On this day in 1956 Israeli forces, followed by French and British troops, invade Egypt, sparking the Suez Crisis, and bringing parts of Western Europe to the brink of potentially-nuclear Soviet “rocket attacks.” The aims were to regain Western control of the Suez Canal and to remove Soviet-friendly Egyptian President Gamal Abdel Nasser from power. After the fighting had started, political pressure from the United States, the Soviet Union, and the United Nations led to a withdrawal by the three invaders. The episode humiliated Great Britain and France and strengthened Nasser.
Going deeper, on the date in question Israel invaded the Egyptian Sinai by land and air. Britain and France issued a joint ultimatum to cease fire, which was ignored. On November 5th, Britain and France landed paratroopers along the Suez Canal. The Egyptian forces were defeated, but they did block the canal to all shipping. It later became clear that the Israeli invasion and the subsequent Anglo-French attack had been well-planned, if not cravenly conceived, beforehand by the three countries.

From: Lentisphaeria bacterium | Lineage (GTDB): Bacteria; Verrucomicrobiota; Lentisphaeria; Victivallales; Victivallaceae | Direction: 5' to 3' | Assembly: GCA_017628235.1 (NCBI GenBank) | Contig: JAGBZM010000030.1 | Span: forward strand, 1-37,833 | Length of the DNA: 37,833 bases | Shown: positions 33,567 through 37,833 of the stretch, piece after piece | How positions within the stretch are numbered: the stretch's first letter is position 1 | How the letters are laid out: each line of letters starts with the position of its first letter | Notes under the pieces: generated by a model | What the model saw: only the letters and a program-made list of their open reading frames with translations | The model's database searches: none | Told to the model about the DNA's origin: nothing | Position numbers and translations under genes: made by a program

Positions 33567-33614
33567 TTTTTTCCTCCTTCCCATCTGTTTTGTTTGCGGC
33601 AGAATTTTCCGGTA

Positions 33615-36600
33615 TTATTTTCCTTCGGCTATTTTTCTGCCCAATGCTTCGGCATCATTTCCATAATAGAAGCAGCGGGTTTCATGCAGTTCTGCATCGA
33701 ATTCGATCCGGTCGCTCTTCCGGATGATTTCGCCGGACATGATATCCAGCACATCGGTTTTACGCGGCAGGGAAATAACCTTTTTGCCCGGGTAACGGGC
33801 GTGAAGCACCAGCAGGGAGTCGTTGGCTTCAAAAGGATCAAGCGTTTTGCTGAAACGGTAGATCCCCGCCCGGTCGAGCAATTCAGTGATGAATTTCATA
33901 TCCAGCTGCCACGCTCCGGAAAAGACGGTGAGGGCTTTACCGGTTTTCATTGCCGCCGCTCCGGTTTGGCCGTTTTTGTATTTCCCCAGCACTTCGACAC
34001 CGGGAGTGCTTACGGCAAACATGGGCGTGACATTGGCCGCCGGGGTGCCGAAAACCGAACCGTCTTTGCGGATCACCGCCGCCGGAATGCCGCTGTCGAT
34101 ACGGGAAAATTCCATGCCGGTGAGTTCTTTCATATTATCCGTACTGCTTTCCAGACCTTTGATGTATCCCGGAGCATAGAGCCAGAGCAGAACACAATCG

The three allies had attained a number of their military objectives, but the Canal was now useless. Heavy political pressure from the United States and the USSR led to a withdrawal. U.S. President Dwight D. Eisenhower had strongly warned Britain not to invade; he now threatened serious damage to the British financial system by selling the U.S. government’s pound sterling bonds in a currency dump. Historians conclude the crisis “signified the end of Great Britain’s role as one of the world’s major powers.”
The Suez Canal remained closed from October 1956 until March 1957. Israel attained some of its objectives, such as freedom of navigation through the Straits of Tiran, which Egypt had blocked to Israeli shipping since 1950. British casualties stood at 16 dead and 96 wounded, while French casualties were 10 dead and 33 wounded. The Israeli losses were 231 dead and 899 wounded. The number of Egyptians killed was “never reliably established.” Egyptian casualties to the Israeli invasion were estimated at 1,000–3,000 dead and 4,000 wounded, while losses to the Anglo-French operation were estimated at 650 dead and 900 wounded. 1,000 Egyptian civilians are estimated to have perished.
As a result of the conflict, the United Nations created the UNEF Peacekeepers to police the Egyptian–Israeli border, British Prime Minister Anthony Eden resigned, Canadian Minister of External Affairs Lester Pearson won the Nobel Peace Prize, and the USSR may have been emboldened to invade Hungary.
And here endeth the lesson.